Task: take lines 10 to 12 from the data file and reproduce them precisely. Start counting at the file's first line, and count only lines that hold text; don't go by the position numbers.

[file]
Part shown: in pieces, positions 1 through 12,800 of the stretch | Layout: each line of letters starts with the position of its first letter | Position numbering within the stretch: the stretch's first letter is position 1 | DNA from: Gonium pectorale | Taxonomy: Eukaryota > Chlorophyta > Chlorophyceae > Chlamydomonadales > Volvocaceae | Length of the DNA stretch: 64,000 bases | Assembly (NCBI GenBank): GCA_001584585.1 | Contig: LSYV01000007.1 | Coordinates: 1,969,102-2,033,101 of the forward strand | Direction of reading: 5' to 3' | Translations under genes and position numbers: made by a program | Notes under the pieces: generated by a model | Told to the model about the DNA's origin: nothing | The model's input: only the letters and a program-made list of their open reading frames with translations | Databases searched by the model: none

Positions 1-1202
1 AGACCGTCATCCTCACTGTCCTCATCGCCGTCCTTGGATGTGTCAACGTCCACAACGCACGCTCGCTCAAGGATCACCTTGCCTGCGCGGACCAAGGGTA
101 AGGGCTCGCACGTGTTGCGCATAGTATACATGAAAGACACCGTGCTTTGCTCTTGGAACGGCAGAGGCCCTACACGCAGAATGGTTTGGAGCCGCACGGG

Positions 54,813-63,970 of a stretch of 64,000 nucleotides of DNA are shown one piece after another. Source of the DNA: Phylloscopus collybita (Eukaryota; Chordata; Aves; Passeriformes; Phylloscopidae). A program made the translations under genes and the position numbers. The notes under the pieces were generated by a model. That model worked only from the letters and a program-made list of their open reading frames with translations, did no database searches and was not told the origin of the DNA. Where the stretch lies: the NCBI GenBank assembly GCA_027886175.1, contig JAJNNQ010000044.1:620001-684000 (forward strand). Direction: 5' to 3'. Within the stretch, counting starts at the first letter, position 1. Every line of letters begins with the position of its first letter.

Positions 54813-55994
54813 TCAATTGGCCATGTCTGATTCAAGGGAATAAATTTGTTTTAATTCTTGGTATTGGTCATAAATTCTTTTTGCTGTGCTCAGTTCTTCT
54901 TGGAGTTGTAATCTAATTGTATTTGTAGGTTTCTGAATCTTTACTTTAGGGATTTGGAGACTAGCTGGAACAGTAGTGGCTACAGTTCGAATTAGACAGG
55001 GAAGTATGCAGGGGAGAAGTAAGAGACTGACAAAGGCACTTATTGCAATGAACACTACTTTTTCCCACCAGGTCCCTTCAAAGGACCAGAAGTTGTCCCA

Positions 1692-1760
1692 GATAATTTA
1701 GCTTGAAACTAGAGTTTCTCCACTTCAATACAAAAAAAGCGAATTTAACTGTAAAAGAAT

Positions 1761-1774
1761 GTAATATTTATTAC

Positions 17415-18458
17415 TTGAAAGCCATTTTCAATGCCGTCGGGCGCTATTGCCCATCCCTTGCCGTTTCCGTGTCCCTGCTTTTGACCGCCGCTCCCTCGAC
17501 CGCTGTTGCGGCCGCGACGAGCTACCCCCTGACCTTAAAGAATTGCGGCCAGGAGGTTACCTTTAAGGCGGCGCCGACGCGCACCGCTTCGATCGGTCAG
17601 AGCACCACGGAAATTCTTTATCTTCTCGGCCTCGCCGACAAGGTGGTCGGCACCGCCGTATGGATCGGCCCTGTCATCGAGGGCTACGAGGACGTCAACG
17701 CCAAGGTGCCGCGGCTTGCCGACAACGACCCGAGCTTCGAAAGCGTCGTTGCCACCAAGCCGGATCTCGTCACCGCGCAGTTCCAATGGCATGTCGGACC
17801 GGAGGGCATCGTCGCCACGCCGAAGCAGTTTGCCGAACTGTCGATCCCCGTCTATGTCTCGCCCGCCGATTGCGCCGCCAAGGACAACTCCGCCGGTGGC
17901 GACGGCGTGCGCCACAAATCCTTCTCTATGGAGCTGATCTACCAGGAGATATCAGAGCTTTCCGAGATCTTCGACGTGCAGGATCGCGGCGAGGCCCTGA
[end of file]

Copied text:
Positions 1692-1760
1692 GATAATTTA
1701 GCTTGAAACTAGAGTTTCTCCACTTCAATACAAAAAAAGCGAATTTAACTGTAAAAGAAT